of process in forum state did not support finding of general jurisdiction); Samuelson v.
Honeywell, 863 F. Supp. 1503, 1507 (E.D. Okla. 1994) (defendant’s “compliance . . . with
Oklahoma statutory requirements for conducting business in Oklahoma does not
automatically subject [the defendant] to the jurisdiction of the State of Oklahoma in a suit
unrelated to its Oklahoma contacts”). Without more, these factors do not warrant the Court’s
exercise of jurisdiction over the Endo Defendants.
Finally, the Court rejects the plaintiffs’ contention that because they “were not
strangers in the forum [s]tates, the requirement for substantial contacts is not as rigorous as
a situation with an out-of-state plaintiff.” [Record No. 901, p. 26; see id. at 25] As the
Supreme Court noted in Goodyear, “general jurisdiction to adjudicate has . . . never been
based on the plaintiff’s relationship to the forum.” 131 S. Ct. at 2857 n.5. Rather, “[w]hen
a defendant’s act outside the forum causes injury in the forum, . . . a plaintiff’s residence in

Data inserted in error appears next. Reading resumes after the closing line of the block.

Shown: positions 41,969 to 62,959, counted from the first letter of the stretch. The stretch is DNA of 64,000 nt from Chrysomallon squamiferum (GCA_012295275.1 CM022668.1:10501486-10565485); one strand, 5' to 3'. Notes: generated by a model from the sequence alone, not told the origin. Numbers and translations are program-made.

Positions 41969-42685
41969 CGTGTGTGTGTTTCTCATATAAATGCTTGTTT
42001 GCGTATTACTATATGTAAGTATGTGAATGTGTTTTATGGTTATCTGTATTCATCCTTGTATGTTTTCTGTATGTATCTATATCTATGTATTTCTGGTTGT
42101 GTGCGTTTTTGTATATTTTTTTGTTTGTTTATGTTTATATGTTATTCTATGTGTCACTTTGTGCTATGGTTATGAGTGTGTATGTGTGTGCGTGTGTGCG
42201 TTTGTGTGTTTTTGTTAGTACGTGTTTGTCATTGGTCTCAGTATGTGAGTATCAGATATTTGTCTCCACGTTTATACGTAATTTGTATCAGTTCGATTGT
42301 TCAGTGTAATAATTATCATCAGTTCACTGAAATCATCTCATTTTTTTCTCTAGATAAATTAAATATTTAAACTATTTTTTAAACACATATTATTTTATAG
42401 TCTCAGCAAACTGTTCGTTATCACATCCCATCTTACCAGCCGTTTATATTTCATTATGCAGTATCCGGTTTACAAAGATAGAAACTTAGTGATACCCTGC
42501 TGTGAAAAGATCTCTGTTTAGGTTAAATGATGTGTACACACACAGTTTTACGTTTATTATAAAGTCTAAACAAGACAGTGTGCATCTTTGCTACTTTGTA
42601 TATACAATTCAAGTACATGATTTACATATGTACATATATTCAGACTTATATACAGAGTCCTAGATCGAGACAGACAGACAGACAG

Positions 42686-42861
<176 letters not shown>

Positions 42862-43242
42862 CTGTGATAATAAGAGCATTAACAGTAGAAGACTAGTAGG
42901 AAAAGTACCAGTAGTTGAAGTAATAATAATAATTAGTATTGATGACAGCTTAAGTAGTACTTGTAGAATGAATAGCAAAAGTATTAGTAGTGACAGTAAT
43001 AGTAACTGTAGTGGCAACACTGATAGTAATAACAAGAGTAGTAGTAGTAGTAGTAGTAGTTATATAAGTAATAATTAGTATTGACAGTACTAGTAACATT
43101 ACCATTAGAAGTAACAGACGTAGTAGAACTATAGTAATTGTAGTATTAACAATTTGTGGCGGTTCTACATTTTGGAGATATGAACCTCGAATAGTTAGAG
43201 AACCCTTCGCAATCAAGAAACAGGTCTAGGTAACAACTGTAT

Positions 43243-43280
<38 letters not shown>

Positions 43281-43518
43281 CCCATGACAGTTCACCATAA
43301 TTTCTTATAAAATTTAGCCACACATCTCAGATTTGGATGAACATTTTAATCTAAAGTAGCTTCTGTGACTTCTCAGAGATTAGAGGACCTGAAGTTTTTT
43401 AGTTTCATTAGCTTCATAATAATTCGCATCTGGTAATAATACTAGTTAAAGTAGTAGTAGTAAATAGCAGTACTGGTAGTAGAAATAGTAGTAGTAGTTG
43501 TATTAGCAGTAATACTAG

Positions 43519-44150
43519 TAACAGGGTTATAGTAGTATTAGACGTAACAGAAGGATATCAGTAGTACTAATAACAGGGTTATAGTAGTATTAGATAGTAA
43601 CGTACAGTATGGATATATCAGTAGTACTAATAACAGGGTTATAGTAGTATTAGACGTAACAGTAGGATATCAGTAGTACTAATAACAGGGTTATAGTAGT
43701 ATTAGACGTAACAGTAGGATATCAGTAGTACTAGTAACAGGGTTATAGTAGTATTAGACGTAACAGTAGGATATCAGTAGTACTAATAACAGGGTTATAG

the forum may strengthen the case for the exercise of specific jurisdiction.” Id. Whether the
plaintiffs reside in the forum states is thus irrelevant for purposes of general jurisdiction.
The plaintiffs have failed to demonstrate that the Endo Defendants are subject to
specific or general jurisdiction in any of the forum states. As a result, this Court also lacks
personal jurisdiction over the Endo Defendants, and dismissal under Rule 12(b)(2) is
appropriate. Accordingly, it is hereby
ORDERED that the motion to dismiss for lack of personal jurisdiction filed by
Defendants Endo Pharmaceuticals Holdings, Inc. and Endo Pharmaceuticals, Inc. [MDL
Record No. 466] is GRANTED.
The claims asserted against Defendants Endo
Pharmaceuticals Holdings Inc. and Endo Pharmaceuticals Inc. in the following fourteen
actions are DISMISSED, without prejudice: Civil Action No. 2: 11-184-DCR, Civil Action
No. 2: 11-185-DCR, Civil Action No. 2: 11-186-DCR, Civil Action No. 2: 11-191-DCR,
Civil Action No. 2: 11-195-DCR, Civil Action No. 2: 11-196-DCR, Civil Action No. 2: 11197-DCR, Civil Action No. 2: 11-200-DCR, Civil Action No. 2: 11-206-DCR, Civil Action
No. 2: 11-210-DCR, Civil Action No. 2: 11-213-DCR, Civil Action No. 2: 11-221-DCR,
Civil Action No. 2: 11-295-DCR, and Civil Action No. 2: 11-325-DCR.
This 18th day of April, 2012.